AFRICA/BURKINA FASO - Camillian Fathers caring for the sick in Africa: Fides speaks to one of the many missionaries who have chosen to live among some of the poorest people on earth

Monday, 16 February 2004

Rome (Fides Service) - Forty years have passed since the first Camillian Fathers arrived in 40 Ouagadougou, capital of Burkina Faso, where today a parish dedicated to Saint Camillus stands in an area of 200 square km of bushland.
The parish has always been engaged in health-care with its St Camillus Health Care Centre which attends to more than 160,000 people in close collaboration with the national health ministry which recently sent 20 midwives and 9 nurses to work at the centre.
The Centre consists of various departments: a mother/child centre; a maternity ward with 50 beds and an average of 5 deliveries a day; an infant care department for premature or sick new born babies. It is the only medical centre with 7 incubators and it receives about 400 children every year. Its dispensary for adults attends to 200 persons a day and the dispensary for children treats about 300 a day. The new dispensary for adults has a sector for AIDS patients; a laboratory, opened for internal needs but which today serves the whole town; a pharmacy selling essential drugs at a minimum cost and distributed free to the poorest patients; a mobile dispensary which serves two villages in the Savana dependent on the parish.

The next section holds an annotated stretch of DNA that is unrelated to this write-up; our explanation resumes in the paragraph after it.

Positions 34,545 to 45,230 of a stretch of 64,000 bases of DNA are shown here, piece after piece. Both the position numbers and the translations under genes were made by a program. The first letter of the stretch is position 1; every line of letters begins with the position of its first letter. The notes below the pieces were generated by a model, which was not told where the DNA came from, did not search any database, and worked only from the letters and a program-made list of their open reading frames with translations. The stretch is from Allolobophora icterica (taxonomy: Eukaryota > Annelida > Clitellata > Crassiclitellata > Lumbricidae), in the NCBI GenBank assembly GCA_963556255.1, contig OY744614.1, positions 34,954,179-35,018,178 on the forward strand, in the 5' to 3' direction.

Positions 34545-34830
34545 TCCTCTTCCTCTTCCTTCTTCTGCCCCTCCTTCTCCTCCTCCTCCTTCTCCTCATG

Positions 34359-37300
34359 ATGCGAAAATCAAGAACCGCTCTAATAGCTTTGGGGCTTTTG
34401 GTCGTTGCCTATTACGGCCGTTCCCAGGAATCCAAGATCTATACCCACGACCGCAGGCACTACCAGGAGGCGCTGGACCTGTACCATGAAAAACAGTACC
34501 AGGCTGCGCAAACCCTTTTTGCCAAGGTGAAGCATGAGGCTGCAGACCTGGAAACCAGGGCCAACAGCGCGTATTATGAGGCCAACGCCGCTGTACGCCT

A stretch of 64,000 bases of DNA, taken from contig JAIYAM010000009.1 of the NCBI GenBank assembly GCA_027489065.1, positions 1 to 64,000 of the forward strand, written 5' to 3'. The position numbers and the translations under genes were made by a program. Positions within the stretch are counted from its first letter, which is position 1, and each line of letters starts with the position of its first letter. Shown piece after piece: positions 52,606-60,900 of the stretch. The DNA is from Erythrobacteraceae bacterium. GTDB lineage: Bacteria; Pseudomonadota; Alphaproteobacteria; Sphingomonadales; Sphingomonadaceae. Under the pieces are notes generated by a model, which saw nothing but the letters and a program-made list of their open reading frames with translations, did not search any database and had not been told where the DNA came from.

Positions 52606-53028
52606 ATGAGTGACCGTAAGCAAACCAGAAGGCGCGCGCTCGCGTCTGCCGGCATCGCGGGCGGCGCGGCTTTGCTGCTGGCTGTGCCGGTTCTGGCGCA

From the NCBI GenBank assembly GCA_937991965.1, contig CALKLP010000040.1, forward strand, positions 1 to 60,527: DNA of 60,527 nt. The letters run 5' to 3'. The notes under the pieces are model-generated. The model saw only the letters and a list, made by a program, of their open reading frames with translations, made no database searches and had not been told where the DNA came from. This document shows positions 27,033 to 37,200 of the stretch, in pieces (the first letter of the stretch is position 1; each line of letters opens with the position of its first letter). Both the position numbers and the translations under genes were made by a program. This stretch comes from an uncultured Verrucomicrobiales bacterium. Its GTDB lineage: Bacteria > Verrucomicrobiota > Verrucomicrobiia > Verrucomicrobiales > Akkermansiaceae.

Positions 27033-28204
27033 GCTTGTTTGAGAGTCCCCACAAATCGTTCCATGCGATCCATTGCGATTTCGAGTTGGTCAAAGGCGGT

Brother Giovanni Grigoletto works at the medical centre for adults. From Piedmont, in Burkina for a life time, he starts his service very early and continues until late at night. He is a qualified nurse and besides caring for adults he looks after elderly clergy and bedridden terminally ill patients.
We asked him about his work:
“I came to Burkina Faso in April 1973. The country was called at the time Upper Volta. Before setting out for Africa as a Religious Brother in Italy I worked with our Order and when they opened a health mission in one of the poorest countries in the world - Upper Volta - I asked if I could take part and was accepted.
When we arrived there was no electricity or running water, only stifling heat and poverty. Since then we have made progress: now we are 60 Camillian Brothers, 55 local men and we have 2 large medical centres one which specialises in surgery a centre for the prevention of AIDS, and a centre with 100 beds for AIDS patients terminally ill, dispensaries in Savana, 2 seminars for future religious and a large parish entrusted to us by the local Church.” (AP) (16/2/2004 Agenzia Fides; Righe:36 Parole: 475)